ReFo: Cardinals @ Packers, Week 9

| November 6, 2012

On paper, this looked easy. A team struggling to generate any offense that’d just been embarrassed by a division foe at home on Monday night, going into Lambeau field to face, arguably, the hottest quarterback on the planet. Not before a fair share of injuries, a significant benching, and four more Aaron Rodgers touchdown passes did we get the result that we expected.

So let’s find out who made their mark on this game, good and bad.

Arizona – Three Performances of Note

Batiste Finally Benched

Here at PFF, left tackle D’Anthony Batiste has graded out as the worst offensive tackle so far this season, distantly followed by teammate Bobby Massie in those rankings. After 19 snaps and credited for allowing a hurry, Batiste was pulled in favor of seventh-round rookie, Nate Potter. Imagine playing one snap in the NFL and being asked to go contain Clay Matthews – that was the situation Potter was put into on Sunday. Matthews ended up not playing much of the second half, due to a hamstring pull, but Potter (-3.1) struggled to gain his footing in this one. In allowing one hit and five hurries, Potter showed ability to limit sacks and hits on his quarterback, but not hurries. With the Cardinals going into the bye, Potter will likely get a lot of work in practice before getting a chance to hold down the left tackle position. He has to be an improvement over Batiste.

Another Rookie Seeing Snaps

Early in the game, it was the same three wide receiver sets for the Cardinals, as Early Doucet (-3.0) would come into the slot, an indication that rookie Michael Floyd was still running as the fourth wide receiver. However, Doucet quickly changed Ken Whisenhunt’s mind, dropping balls on three out of his four targets, including at least two that would have picked up first downs, extended drives, and kept Rodgers off the field. Doucet saw very little time in the second half, and Floyd (+1.5) made the most of his opportunities. Working on primarily Davon House, Floyd caught four of five targets he saw against the Packers’ third cornerback, including an impressive 37-yarder when the Cardinals were in comeback mode. Floyd’s opportunities over the rest of the season will come at the expense of Doucet, with Larry Fitzgerald and Andre Roberts locked in as the top two wide receivers, but the needle for the talented rookie is finally pointing in the right direction.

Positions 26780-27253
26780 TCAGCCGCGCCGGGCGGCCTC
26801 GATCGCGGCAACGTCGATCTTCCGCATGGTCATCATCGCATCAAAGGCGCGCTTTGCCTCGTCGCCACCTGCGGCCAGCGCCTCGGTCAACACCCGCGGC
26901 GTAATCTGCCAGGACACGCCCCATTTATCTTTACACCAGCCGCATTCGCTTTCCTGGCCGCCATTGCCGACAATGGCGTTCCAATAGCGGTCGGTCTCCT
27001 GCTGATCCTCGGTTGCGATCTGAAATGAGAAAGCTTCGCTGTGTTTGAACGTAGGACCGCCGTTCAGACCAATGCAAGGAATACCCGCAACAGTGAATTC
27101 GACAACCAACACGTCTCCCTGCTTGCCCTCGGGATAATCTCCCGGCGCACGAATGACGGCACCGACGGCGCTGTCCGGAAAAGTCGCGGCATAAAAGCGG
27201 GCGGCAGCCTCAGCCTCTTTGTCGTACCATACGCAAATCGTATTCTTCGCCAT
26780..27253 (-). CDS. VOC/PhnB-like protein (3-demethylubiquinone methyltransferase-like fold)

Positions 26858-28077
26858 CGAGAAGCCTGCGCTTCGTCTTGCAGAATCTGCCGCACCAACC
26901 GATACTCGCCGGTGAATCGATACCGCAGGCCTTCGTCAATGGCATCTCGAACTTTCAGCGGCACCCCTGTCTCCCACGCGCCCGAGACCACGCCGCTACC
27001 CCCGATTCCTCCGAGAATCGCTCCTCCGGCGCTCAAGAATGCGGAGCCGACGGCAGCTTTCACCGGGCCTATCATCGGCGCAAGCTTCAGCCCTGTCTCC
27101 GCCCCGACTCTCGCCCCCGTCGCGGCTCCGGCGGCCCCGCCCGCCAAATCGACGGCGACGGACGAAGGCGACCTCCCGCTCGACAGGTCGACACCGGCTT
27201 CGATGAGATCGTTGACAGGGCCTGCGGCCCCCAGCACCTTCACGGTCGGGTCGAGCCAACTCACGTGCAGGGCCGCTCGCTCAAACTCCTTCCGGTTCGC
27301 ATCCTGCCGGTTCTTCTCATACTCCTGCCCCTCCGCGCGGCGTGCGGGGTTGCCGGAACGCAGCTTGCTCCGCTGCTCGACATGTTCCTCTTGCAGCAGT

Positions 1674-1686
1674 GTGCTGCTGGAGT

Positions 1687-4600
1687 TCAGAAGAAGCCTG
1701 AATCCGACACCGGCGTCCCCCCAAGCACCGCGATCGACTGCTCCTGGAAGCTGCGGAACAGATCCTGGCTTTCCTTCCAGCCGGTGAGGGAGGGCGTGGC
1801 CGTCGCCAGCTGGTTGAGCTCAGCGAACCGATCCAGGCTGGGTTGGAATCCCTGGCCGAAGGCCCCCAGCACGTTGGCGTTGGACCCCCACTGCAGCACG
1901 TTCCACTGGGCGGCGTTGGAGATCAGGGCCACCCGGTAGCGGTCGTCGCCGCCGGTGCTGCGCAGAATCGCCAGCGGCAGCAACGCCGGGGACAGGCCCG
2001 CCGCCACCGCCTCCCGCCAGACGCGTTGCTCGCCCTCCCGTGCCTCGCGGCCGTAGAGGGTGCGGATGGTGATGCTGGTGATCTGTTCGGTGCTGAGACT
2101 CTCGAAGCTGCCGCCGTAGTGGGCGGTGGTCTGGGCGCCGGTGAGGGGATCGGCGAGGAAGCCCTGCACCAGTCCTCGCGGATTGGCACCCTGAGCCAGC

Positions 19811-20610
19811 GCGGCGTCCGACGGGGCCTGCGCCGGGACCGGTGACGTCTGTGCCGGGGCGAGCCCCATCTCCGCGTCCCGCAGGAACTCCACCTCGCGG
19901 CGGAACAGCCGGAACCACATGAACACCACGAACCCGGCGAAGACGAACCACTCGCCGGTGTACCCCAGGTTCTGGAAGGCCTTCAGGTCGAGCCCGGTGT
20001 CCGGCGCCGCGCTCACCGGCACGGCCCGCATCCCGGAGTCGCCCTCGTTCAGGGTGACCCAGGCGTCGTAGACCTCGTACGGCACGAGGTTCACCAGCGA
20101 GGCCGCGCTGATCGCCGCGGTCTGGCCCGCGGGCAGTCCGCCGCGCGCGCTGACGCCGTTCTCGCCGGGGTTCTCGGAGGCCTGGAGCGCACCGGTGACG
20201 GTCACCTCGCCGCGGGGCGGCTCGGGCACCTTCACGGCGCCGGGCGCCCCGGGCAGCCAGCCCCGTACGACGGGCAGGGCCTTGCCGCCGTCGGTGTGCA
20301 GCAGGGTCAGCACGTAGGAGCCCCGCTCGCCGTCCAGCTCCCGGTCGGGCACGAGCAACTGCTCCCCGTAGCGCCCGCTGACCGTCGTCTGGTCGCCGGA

Is ‘Hyphen’ Legit?

At 5’7”, LaRod Stephen-Howling has Ray Rice-Doug Martin height, but at 180 pounds, he is vastly undersized. His rushing numbers from this game are slightly misleading as the only lineman who had a positive run blocking grade was the aforementioned D’Anthony Batiste, who left the game early. Stephen-Howling (+2.1) ran incredibly hard, working to get in the small spaces between the linemen and driving the pile forward. Out of his 51 yards gained on the ground, 39 came after contact, an indication that while he is by no means a bruising back, he doesn’t go down easily and has shown some ability to run between the tackles. Still, the Cardinals ran nine rushing plays to ‘Hyphen’ either around the left end or right end. With the Cardinals’ coaching staff showing no faith in William Powell (three snaps), it will be interesting to see the diminutive backs’ role with Beanie Wells eligible to return in Week 12.

Green Bay – Three Performances of Note

Season High in Rushing Yards

When right tackle Bryan Bulaga was forced from the game in the second quarter with a hip ailment, Evan Dietrich-Smith came into the game at left guard, and kicked T.J. Lang out to right tackle. Behind right guard Josh Sitton (+3.9) and Lang (+4.6), a committee attack of James Starks and Alex Green, sprinkled in with some Randall Cobb, gashed the Arizona run defense. Starks gained just 5 of 61 yards running anywhere other than to the right; Green didn’t run to the right as often as Starks, but still had success running that way. Additionally, Cobb took a toss right for a first down, and picked up another first down on a run right behind Sitton. Along with their pass protection, the Packers’ ground game has been their Achilles heals so far this season. If the solid play of the line continues, opposing defenses will be stuck in an unfortunate position of deciding which part of the Packers’ offense to try take away.